In the early days of recovery I sometimes felt like I was “going crazy” or was so “broken” that nothing would make me whole again. Overtime with wonderful supportive people around me; a good psychologist; and Meds I find that I am able to somehow find the strength to keep going despite;
My Reduced interest in previously enjoyed activities
My limitations (energy, attention span, information processing) in the early days often kept me from doing things that I once found such joy in – such as; going to a movie, out to eat, meeting friends for coffee, shopping, gardening , ironing my bed sheets (yes, to this day I still miss the ironing of sheets).
At night dreams that caused me to wake up panicked throughout the night, my face and pillow damp from tears – that I do not recall crying and no matter how hard I try I can never remember the dream . I have no memory of the accident; a friend suggested that perhaps during my sleep I am somehow recalling the accident [to this day I do not know what causes me to feel that way in my sleep, and I still have these experiences, thankfully not as frequent].
Easily distracted to the point that I forget if I have eaten or not; brushed my teeth. I try to avoid noisy places and areas with too my people. Recently I was all proud to be boiling water for some pasta – (Mr. G was home working on something and after much discussion agreed to let me use the stove while he was outside) all was going well. Then little Dolce needed to be let out – I recall thinking I can do this … so I went to let him out , Dolce took a little longer and was pulling to go for a walk – so off we went. I returned back to the house to a frantic Mr. G holding a nearly boiled dry pot. Needless to say I’m still not to use the stove unless someone is in the immediate area. Thankfully he was here to check on me and keep me safe.
Today the frequency of these feelings has been lessening with Meds [discovering the right Meds has been a very bumpy road], identify triggers and removing them or myself from the situation has been beneficial to having some sort of life.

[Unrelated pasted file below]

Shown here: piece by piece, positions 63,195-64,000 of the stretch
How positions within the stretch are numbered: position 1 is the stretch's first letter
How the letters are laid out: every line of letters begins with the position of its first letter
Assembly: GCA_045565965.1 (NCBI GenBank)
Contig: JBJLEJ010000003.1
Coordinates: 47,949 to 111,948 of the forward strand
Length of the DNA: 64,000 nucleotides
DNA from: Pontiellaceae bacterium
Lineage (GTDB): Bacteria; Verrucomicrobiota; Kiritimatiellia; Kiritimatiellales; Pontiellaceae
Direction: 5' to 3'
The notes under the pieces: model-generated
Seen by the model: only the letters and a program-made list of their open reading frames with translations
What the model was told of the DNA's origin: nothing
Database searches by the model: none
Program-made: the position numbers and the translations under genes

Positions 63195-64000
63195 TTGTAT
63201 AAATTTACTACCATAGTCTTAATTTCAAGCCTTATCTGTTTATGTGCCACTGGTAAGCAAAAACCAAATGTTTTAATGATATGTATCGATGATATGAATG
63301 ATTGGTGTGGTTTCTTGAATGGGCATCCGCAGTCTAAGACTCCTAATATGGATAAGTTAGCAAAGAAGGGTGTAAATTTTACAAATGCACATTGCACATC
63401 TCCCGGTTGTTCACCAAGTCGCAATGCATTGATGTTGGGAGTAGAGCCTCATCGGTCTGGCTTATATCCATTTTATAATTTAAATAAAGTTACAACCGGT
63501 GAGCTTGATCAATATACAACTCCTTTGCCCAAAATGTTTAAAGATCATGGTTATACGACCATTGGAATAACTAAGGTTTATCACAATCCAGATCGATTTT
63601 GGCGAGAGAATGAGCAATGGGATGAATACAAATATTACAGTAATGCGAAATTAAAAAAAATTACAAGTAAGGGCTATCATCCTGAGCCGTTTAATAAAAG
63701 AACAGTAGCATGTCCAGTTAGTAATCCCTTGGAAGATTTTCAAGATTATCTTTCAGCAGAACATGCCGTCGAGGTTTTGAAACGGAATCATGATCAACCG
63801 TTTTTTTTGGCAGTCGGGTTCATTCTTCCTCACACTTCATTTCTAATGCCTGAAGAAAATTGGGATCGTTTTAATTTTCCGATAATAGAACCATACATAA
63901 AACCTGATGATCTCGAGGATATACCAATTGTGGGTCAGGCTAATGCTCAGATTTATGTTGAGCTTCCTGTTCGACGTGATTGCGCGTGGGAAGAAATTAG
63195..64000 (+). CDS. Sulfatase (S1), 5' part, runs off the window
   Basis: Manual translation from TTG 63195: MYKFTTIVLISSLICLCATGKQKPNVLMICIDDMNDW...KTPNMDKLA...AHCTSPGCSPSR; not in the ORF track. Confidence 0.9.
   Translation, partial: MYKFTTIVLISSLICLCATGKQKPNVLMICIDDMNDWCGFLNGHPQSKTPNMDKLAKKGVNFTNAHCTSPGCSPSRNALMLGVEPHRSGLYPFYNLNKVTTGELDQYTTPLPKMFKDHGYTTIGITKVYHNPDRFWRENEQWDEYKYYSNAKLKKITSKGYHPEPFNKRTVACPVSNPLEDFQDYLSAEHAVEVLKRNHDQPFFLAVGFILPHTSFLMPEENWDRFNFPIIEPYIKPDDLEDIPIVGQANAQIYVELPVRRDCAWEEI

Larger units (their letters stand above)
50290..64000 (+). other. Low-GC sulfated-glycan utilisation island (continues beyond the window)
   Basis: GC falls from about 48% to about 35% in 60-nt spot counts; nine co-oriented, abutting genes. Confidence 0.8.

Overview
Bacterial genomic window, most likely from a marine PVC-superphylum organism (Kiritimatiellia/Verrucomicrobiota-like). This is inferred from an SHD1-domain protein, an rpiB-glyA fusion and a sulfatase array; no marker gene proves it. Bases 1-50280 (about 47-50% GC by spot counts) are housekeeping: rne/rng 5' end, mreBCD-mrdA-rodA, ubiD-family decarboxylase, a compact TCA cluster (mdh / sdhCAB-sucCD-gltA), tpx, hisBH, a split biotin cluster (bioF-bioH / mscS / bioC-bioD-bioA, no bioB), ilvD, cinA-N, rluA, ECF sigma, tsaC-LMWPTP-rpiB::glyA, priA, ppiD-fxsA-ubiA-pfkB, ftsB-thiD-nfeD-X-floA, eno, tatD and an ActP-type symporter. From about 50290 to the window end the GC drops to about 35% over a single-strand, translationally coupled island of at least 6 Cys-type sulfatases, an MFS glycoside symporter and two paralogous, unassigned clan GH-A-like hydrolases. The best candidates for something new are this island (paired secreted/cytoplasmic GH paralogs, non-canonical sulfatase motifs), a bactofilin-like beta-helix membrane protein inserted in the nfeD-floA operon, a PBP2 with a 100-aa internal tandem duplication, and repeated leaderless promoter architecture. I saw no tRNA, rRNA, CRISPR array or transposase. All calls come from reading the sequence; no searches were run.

Being around moving cars, loud people/noises and not being able to do things that once came so easily.
The realization of how my injuries impacted my ability to carry out basic day to day functions brought with it another revelation – my future career plans are gone. Without a career, what future do I have? Things started to not look very promising for me; and that was the beginning of a downward swirl. I experienced my first complete melt down around May 2007. (Yes the first, there were 3 more serious ones over the next couple of years and many small but equally scary ones in between).
What I want to share with others;
The emotional damage is often as great if not greater than the physical damage. As the bandages from physical wounds begin to come off; the scars covered by clothing; people start to look at the person like they are whom they were prior to their detour in life. These people begin to return back to their lives – the” novelty” of an injured friend or loved one wearing off (sounds cold – BUT it is true). And the person finds themselves alone, scared and unsure of what the future holds.
|The words above belong to author William Styron, and they describe his first episode of major depression.|
My best suggestion (I’m not a professional )– when I have been the one going out of control – what we found would work at times was someone speaking softly to me .. this would often calm me enough to get me to go and lay down.
If you feel like you are going “crazy” … know you are not alone. Speak to someone and the sooner you are able to connect with the right Psychologist , you will be on your way to a much better place.